Jane Sullivan in The Age doesn't agree with the recent Huffington Post list of the biggest heartbreakers in literature:
The list has a bet each way with both Scarlett O'Hara and Rhett Butler named as champion heartbreakers in Margaret Mitchell's Gone with the Wind; they deserve each other. The rest range from bounders such as Steerforth in David Copperfield, who ruins Little Em'ly, to Rochester in Jane Eyre, a debatable choice (actually he's a much nastier character in Jean Rhys' prequel, The Wide Sargasso Sea).
Starpulse reviews the film Belle:
The film also smartly acknowledges that the issues Belle experienced weren't necessarily racial but class focused. 'Jane Eyre,' 'Mansfield Park' (which Dido possibly influenced) and the 17th century Grimm version of Cinderella all exemplify what happened to penniless relatives of gentry - they're raised by the wealthier family but typically become that family's upper-level servants in adulthood. However, unlike Jane in 'Jane Eyre,' Belle's family never felt coerced into caring for her and unlike Cinderella, she never served as a direct servant. (An Nicholson)
The Topeka-Capital Journal makes some suggestions to put your house on the market:
 Here are suggestions for staging this area: (...)
A book opened and face down on the chair. Forego the shades of gray genre, and instead use a classic (Jane Eyre) or a popular novel. (Faye Wilson)
El Mundo (Spain) remembers how the Brontës published their works under pseudonym:
Para poder publicar, novelistas como las hermanas Brontë, George Sand, Fernán Caballero y muchas otras tuvieron que recurrir a una argucia muy socorrida, como relata Marta Robles, premio Fernando Lara 2013: "Hubo infinidad de escritoras que tuvieron que valerse de seudónimos masculinos para que sus libros fueran considerados". (Carmen Machado) (Translation)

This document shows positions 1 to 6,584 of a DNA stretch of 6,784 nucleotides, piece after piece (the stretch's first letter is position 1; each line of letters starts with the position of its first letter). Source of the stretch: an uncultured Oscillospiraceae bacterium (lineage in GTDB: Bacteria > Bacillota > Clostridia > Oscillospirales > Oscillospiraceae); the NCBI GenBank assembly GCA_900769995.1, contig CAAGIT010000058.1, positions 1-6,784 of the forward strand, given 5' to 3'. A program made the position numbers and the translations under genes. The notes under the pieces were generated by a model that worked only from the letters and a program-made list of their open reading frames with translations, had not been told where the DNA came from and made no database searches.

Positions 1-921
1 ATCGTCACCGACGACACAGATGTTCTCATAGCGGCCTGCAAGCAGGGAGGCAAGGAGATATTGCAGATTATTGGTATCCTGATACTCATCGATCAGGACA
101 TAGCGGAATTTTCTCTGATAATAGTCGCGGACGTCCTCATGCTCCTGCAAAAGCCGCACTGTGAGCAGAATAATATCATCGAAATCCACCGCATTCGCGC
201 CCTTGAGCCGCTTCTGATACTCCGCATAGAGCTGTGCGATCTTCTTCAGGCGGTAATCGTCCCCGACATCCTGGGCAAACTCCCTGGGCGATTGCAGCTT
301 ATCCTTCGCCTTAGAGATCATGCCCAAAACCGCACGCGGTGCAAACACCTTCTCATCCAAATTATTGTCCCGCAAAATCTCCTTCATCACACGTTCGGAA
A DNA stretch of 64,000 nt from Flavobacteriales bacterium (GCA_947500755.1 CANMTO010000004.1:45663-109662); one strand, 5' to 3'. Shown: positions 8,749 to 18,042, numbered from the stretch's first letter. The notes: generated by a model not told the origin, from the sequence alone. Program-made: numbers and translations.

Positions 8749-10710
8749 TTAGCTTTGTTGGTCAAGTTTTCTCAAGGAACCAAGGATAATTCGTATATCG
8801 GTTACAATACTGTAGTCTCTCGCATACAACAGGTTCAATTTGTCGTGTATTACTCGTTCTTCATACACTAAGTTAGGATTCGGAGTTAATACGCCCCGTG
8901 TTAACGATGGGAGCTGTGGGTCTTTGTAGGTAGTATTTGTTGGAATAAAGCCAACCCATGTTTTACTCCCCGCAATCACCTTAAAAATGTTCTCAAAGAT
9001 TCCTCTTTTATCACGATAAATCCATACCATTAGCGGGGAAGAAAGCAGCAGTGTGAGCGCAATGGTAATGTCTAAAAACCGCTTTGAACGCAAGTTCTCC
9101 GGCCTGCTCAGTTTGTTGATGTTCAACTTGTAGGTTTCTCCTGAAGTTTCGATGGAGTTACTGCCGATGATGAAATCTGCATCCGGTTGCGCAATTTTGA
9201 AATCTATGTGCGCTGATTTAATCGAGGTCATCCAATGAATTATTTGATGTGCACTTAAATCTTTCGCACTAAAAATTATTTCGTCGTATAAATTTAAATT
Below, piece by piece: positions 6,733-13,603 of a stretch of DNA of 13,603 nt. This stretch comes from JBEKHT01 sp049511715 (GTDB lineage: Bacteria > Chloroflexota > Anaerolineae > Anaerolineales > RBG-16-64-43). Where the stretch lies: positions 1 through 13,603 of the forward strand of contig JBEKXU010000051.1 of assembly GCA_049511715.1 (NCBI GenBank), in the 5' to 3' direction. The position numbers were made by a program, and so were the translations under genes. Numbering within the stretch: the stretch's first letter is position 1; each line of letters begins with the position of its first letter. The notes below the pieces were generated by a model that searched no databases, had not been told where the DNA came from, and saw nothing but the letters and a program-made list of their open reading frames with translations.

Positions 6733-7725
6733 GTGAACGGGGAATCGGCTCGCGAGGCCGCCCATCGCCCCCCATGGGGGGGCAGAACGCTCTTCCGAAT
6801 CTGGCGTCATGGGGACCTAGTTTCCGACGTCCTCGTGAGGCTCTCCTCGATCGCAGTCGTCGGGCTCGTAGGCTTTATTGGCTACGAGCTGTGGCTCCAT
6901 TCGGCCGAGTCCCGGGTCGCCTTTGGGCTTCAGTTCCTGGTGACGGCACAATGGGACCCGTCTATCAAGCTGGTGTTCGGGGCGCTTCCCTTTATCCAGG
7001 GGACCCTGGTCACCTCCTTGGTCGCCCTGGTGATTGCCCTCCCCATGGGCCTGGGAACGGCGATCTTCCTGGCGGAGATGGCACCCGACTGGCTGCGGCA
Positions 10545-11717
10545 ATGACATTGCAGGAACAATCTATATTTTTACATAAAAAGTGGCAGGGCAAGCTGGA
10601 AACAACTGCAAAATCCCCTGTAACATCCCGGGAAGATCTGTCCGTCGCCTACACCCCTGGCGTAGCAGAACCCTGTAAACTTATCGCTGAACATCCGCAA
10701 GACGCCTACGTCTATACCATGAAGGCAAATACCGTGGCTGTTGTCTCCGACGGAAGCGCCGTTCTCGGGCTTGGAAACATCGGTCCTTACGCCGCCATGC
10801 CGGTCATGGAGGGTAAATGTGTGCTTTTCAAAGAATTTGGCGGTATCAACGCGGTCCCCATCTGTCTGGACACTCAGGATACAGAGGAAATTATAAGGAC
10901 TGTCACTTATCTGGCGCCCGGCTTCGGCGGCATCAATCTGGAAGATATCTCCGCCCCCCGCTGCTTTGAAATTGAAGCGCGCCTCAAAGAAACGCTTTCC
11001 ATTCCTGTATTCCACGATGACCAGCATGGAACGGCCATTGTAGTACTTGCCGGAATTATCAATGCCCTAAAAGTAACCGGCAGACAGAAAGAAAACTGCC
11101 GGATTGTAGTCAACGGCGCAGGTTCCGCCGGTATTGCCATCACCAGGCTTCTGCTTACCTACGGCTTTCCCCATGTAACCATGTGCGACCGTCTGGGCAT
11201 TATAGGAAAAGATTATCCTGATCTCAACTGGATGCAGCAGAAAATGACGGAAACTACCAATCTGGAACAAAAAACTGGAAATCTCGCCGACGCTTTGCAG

Página 12 (Argentina) reviews La Parte Inventada by Rodrigo Fresán:
La solución: escribir los objetos de amor como si fueran literatura, es decir: monumentos clásicos, al mismo título que Tierna es la noche o Cumbres borrascosas, los dos grandes objetos literarios que presiden La parte inventada. (Alan Pauls) (Translation)
Lesbicanarias (Spain) reviews Dark Garden by Jennifer Fulton:
[L]a autora expresa en la introducción la influencia que han tenido en esta obra “Cumbres Borrascosas” y “Rebecca”. Debo confesar que en cuanto leí tal cosa, me invadió una curiosidad imposible de resistir. Si algo está inspirado en esas dos grandísimas novelas- por las que tengo debilidad-, pues me lo tengo que leer.(...) Creo que en la novela hay muchas más huellas de esas influencias literarias que lo que declara la autora: por ejemplo, la atracción fatal e irresistible de las protagonistas no puede ser más “Cumbres Borrascosas”. Y no hablemos del escenario, claro, porque ahí las evocaciones pueden dispararse. Yo he disfrutado mucho del libro, la verdad. (Carmen Sánchez) (Translation)
Several Italian websites report the ratings of Thursday night airing of Jane Eyre 1996 in Iris TV:
su Iris il film Jane Eyre, 499 mila telespettatori e il 2,02% di share.
The Wire interviews Mallory Ortberg, creator of The Toast and author of Texts from Jane Eyre that will be published in November. A local actress and Brontëite in the Derry Journal. The San Jose Mercury News includes an easy Brontë-related question in its SuperQuiz. RedBuzz has read Wuthering Heights. The Oddness of Moving Things reviews Susan M. Wyler's Solsbury Hill. Sonder Books reviews Jane, Le Renard et Moi.